Thursday, April 23, 2009

A Handbook for Visitors from Outer Space

There are so many books published every year, such a deluge of good, bad, and indifferent writing, that it's easy for books--even very good books--to disappear. They get tucked onto shelves, or added to reading lists only to be forgotten about. And eventually time passes and they haven't become classics so they fall out of print. Which is all to say that there are more good books than there's time to read and as a result, every reader has their little--or big--mental list of books that aren't as well known as they deserve to be and/or are out of print when they should be in print. Kathryn Cramer's A Handbook for Visitors from Outer Space is one of the books on my list. I bought it several years ago at a Strand sidewalk sale where you could fill a bag with books for $10. I've been thinking about the book lately and was surprised that I'd never blogged about it before. I must have read it just before I started this particular exercise in solipsism. 

Published in 1984, Handbook now feels very much like a product of it's time. It opens describing a war that isn't the Cold War but resembles it: 
The war had been going on for some time now, through sun and sleet, through lenient days when the buds bloomed according to the old seasons and the light breeze rattling windows and doors brought thoughts of white triangles scudding across a blue surface, through March thaws when the heavy, wet snow slid from the tankslike blankets from people asleep.

No one knew when the war had started, by whom or with what purpose. It had not been declared. Those who tried to join up could not discover where to present themselves. They knocked on doors of official-looking buildings, wrote letters to the government, but received no response. The government appeared to draft its forces according to some rationale not divulged to the public. Nor did it provide information about the progress of the war; ambiguous reports occasionally appeared in the newspapers but were printedin the back pages among advertisements for notepaper and knitting wool, so that onehad to look hard to find them. Tradition, people complatined, entitled them to more than vague uneasiness--someplace to volunteer their services for the wounded, a slogan or two, a battle hymn. But in this war there was nothing to do except wait around to see what would happen next.

An apocalyptic novel (which is normally really not my thing) that revolves around the disintegration of the traditional world and of meaning, Handbook slots in nicely with contemporary post-modern novels like White Noise.  Except without the pop culture reference piled atop pop culture references (which are also really not my thing). Instead Cramer gives us a memorably quirky royal family in exile, about as far removed from popular culture as it's possible to be.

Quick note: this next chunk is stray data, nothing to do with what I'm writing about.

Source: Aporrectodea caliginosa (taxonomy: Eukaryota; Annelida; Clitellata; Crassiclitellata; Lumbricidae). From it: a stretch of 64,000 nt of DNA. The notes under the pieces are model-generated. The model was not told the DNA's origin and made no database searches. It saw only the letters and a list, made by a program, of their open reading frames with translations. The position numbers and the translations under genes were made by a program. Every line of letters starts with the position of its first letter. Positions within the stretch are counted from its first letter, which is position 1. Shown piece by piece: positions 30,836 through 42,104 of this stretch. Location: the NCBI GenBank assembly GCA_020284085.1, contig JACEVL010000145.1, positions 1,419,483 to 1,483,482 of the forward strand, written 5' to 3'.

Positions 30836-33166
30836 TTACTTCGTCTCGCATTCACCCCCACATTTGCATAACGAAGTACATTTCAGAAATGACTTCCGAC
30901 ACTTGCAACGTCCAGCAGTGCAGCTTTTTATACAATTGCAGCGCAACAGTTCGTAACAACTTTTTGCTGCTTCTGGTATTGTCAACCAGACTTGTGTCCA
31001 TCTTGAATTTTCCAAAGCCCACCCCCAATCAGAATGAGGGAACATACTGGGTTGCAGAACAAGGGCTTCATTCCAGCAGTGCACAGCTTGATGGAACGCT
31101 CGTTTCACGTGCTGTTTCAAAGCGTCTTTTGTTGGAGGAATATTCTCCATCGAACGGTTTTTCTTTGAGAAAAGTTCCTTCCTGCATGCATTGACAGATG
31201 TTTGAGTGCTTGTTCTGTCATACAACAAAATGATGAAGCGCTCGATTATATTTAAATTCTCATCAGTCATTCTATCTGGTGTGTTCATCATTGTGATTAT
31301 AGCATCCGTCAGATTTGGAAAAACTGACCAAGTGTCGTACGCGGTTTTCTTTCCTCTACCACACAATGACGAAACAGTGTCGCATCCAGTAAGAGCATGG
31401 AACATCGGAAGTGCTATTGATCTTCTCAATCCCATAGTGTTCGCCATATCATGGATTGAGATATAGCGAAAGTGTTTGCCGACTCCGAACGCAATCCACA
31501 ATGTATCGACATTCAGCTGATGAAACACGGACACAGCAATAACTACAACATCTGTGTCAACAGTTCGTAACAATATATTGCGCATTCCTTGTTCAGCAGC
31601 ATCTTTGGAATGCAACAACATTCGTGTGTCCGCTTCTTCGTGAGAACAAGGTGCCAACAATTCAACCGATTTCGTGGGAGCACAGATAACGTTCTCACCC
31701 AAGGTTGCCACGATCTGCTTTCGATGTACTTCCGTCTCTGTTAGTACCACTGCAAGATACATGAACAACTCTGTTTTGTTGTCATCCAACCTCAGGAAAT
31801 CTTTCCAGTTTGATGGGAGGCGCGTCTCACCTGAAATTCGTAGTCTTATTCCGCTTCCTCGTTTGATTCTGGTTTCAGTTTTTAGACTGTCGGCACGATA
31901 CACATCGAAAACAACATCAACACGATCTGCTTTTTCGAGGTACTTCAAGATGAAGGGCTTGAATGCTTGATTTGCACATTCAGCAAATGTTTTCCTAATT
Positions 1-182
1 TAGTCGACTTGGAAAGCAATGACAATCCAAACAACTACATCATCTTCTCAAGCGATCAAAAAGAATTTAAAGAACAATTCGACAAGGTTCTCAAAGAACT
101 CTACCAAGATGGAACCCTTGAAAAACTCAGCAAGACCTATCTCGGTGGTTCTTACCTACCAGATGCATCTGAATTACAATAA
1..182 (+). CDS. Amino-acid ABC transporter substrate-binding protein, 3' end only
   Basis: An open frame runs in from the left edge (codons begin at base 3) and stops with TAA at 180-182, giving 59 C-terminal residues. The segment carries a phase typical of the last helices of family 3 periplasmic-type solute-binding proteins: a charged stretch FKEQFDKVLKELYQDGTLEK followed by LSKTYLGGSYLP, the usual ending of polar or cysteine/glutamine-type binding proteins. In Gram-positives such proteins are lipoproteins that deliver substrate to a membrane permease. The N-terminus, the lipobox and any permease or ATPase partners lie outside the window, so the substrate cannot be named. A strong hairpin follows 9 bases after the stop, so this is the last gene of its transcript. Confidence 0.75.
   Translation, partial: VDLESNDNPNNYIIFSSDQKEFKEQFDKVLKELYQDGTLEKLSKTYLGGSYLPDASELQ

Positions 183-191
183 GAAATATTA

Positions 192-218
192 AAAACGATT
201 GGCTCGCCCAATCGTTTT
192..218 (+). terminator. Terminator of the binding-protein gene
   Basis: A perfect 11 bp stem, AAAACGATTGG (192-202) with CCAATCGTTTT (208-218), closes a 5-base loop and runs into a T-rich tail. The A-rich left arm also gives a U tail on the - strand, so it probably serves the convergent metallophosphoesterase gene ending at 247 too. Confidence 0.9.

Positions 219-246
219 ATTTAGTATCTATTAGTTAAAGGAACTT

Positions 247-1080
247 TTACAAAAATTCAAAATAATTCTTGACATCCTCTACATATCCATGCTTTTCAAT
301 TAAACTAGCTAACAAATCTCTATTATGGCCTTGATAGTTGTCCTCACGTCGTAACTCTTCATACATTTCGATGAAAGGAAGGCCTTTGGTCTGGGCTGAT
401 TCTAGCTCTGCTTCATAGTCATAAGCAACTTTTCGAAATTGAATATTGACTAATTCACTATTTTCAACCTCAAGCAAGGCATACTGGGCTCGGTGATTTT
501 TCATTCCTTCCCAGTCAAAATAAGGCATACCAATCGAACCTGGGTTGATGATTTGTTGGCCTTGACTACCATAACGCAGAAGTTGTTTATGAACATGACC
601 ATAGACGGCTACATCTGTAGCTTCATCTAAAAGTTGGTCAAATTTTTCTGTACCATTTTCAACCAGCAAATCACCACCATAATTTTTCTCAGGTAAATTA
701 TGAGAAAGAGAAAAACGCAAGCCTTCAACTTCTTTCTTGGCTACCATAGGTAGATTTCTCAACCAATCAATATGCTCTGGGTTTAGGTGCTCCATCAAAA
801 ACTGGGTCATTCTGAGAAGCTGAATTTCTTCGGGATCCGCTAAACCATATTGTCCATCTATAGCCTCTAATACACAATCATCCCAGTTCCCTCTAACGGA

"Royalty in exile is a curse, like insanity or an enherited inclination to murder," the woman who had called herself the Crown Princess Theobalda said on her deathbed. "Find the cure!" she whispered hoarsely, and expired. (This was in New Jersey, in 1902.) But her son Langoustino (so named in tribute to one of the Crown Princess's gastronomical fondnesses, not by way of a clue to the Ludwickers' country of origin) was more impressed by the cleverness of his mother's epigram than by its entreaty and did little during his unofficial reign to advance the family cause. His only contribution was to produce, with the half-hearted assistance of a frivolous but apathetic local girl named Jeannine, four children to carry on the Ludwicker line.
The Ludwicker family lives in isolation from the rest of the world, and whenever they leave their estate they upset the balance and bring chaos with them and this clash between old and new is what the book revolves around. But as nutty and divorced from normal people as they are, they do, on a certain level, represent tradition. They're a stand-in for modern people, overwhelmed and unable to comprehend the pace at which the world has changed around them. This is all a tremendous oversimplification of course, and it doesn't sound terribly appealing. I mean, if someone told me about this book I would probably think hmm . . . doesn't sound like my thing. But I love Handbook despite that. Or perhaps because of that. Unexpected loves are always particularly satisfying.

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